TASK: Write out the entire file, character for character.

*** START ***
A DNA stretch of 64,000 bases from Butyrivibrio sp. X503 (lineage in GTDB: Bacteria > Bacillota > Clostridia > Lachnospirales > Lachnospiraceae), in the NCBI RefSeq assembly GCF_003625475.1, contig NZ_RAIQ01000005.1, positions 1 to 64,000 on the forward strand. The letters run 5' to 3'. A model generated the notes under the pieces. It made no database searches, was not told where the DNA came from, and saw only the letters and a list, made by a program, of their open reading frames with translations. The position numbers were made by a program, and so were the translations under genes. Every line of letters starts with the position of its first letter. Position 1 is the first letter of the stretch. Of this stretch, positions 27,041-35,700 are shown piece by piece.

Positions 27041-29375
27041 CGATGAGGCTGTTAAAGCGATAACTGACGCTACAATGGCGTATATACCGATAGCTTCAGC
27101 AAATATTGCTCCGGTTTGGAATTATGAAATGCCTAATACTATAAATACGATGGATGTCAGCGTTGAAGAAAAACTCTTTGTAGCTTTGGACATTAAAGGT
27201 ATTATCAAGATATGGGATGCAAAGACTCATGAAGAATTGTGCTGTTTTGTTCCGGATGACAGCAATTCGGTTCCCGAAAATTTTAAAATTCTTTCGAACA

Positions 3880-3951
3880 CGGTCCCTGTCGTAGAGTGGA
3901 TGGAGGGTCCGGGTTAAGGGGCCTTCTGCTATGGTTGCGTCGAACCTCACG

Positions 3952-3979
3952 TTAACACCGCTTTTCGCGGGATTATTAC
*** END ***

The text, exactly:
A DNA stretch of 64,000 bases from Butyrivibrio sp. X503 (lineage in GTDB: Bacteria > Bacillota > Clostridia > Lachnospirales > Lachnospiraceae), in the NCBI RefSeq assembly GCF_003625475.1, contig NZ_RAIQ01000005.1, positions 1 to 64,000 on the forward strand. The letters run 5' to 3'. A model generated the notes under the pieces. It made no database searches, was not told where the DNA came from, and saw only the letters and a list, made by a program, of their open reading frames with translations. The position numbers were made by a program, and so were the translations under genes. Every line of letters starts with the position of its first letter. Position 1 is the first letter of the stretch. Of this stretch, positions 27,041-35,700 are shown piece by piece.

Positions 27041-29375
27041 CGATGAGGCTGTTAAAGCGATAACTGACGCTACAATGGCGTATATACCGATAGCTTCAGC
27101 AAATATTGCTCCGGTTTGGAATTATGAAATGCCTAATACTATAAATACGATGGATGTCAGCGTTGAAGAAAAACTCTTTGTAGCTTTGGACATTAAAGGT
27201 ATTATCAAGATATGGGATGCAAAGACTCATGAAGAATTGTGCTGTTTTGTTCCGGATGACAGCAATTCGGTTCCCGAAAATTTTAAAATTCTTTCGAACA

Positions 3880-3951
3880 CGGTCCCTGTCGTAGAGTGGA
3901 TGGAGGGTCCGGGTTAAGGGGCCTTCTGCTATGGTTGCGTCGAACCTCACG

Positions 3952-3979
3952 TTAACACCGCTTTTCGCGGGATTATTAC